Thursday, April 10, 2008

Narcissism: Vandalizing the Images of Other People

To create the work of art that is their grandiose false image, narcissists often cheat. That is, they don't make themselves seem great when they can get away with just making themselves look better than others the easy way = by comparison = by making others look bad.

This is why every malignant narcissist is also a character assassin. His or her line is "I'm good because So-and-So is bad." (Sound like politics?)

Therefore, any praise of other people is viewed by the perverted mind of a narcissist as a "threat" to him or her. Again, this phony "threat" is nothing but the just truth about another person. Which the perverted narcissist must "defend" himself from.

This is bogus. Those who sympathize with narcissists, saying that they act out only because they feel "threatened" should turn their brains on. If a narcissist feels "threatened" by hearing some just praise of another person, that is but a manifestation of the narcissist's malignity. No excuse at all.

What's more, how can anyone avoid "threatening" a narcissist this way? To avoid it, you'd have to speak badly of every person you mention to the narcissist. If you sin by saying something good about another person, you're guilty of the poor, "threatened" narcissist's negative reaction? Give me a break.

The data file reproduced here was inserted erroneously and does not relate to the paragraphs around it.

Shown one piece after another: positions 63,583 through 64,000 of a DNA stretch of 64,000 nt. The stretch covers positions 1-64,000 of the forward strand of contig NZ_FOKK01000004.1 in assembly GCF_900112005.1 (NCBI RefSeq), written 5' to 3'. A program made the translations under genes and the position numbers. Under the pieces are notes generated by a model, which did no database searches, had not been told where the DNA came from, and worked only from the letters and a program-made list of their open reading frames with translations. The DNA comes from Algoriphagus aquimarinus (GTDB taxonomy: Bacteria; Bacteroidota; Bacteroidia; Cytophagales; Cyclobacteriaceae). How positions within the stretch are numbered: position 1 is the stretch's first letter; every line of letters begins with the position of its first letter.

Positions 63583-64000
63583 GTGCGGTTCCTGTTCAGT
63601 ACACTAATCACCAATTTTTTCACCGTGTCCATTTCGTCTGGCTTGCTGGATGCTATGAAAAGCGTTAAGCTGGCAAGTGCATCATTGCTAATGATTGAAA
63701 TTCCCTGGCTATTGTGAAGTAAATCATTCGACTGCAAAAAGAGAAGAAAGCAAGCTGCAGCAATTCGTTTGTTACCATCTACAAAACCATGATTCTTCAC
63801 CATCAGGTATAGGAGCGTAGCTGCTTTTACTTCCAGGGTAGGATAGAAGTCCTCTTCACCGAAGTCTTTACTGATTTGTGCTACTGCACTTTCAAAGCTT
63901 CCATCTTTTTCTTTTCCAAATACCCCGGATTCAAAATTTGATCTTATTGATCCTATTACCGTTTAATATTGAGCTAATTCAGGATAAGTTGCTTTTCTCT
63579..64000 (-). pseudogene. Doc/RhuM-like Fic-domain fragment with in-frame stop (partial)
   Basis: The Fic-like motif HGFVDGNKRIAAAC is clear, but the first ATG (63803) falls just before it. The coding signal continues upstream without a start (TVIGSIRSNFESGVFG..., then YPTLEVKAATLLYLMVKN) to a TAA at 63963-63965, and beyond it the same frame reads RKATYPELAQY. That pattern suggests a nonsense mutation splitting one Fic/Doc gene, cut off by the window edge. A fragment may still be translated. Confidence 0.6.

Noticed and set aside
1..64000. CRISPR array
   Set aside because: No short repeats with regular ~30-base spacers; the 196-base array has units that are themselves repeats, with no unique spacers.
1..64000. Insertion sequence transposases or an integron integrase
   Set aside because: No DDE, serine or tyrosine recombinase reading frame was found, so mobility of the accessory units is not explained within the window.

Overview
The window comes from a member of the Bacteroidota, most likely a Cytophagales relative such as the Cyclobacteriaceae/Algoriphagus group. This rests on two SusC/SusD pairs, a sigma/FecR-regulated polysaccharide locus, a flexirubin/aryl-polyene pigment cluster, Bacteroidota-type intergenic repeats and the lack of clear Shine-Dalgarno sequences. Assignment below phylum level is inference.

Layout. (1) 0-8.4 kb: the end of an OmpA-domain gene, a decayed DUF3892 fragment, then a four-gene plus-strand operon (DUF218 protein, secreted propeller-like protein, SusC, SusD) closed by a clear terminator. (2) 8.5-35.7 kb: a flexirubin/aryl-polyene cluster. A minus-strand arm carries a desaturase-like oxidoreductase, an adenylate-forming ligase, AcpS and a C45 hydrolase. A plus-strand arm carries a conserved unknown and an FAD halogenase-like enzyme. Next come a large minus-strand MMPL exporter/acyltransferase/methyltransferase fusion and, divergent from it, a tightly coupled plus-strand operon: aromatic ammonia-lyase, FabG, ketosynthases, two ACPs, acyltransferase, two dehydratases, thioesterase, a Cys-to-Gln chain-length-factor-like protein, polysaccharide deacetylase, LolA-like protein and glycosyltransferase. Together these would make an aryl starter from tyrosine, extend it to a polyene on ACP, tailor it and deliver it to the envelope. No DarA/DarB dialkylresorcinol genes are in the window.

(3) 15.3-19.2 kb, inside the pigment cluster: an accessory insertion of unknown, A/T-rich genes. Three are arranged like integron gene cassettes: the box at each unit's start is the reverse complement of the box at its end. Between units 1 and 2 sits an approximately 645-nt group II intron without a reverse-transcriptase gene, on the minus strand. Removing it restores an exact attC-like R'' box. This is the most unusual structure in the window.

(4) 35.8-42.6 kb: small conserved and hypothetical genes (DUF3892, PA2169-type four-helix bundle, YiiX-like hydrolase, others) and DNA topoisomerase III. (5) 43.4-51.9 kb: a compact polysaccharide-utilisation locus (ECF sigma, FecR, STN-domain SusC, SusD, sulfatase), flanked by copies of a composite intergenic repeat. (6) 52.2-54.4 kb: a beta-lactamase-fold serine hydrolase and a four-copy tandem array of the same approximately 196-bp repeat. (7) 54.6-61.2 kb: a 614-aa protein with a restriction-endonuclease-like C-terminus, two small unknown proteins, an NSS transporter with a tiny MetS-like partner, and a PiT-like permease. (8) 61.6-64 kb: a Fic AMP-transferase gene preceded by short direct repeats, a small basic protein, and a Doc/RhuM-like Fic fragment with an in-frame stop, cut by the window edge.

Narcissists are not really threatened. It takes twisted thinking to view their behavior as a reaction to being "threatened." Narcissists are twisted, so they at least have an excuse for such twisted thinking. Narcissist sympathizers are not and therefore have no excuse for perverting the course of logic a full 180 degrees. Such sloppy thinkers obviously don't even bother to know what a "threat" is.

Overall, individuals high in narcissism displayed amplified responses to social comparison information, experiencing greater positive affect from downward comparisons and greater hostile affect from upward comparisons.

— Bogart, L.M., Benotsh, E.G. and Pavlovic, J.D. (2004), Feeling Superior but Threatened: The Relation of Narcissism to Social Comparison, Basic and Applied Social Psychology, Vol. 26, Iss. 1, pp. 35-44.

This is why one of the most evident warning signs of NPD is vandalizing the images of others. Which is often done very slyly, so as to sneak bad ideas about other people into your head.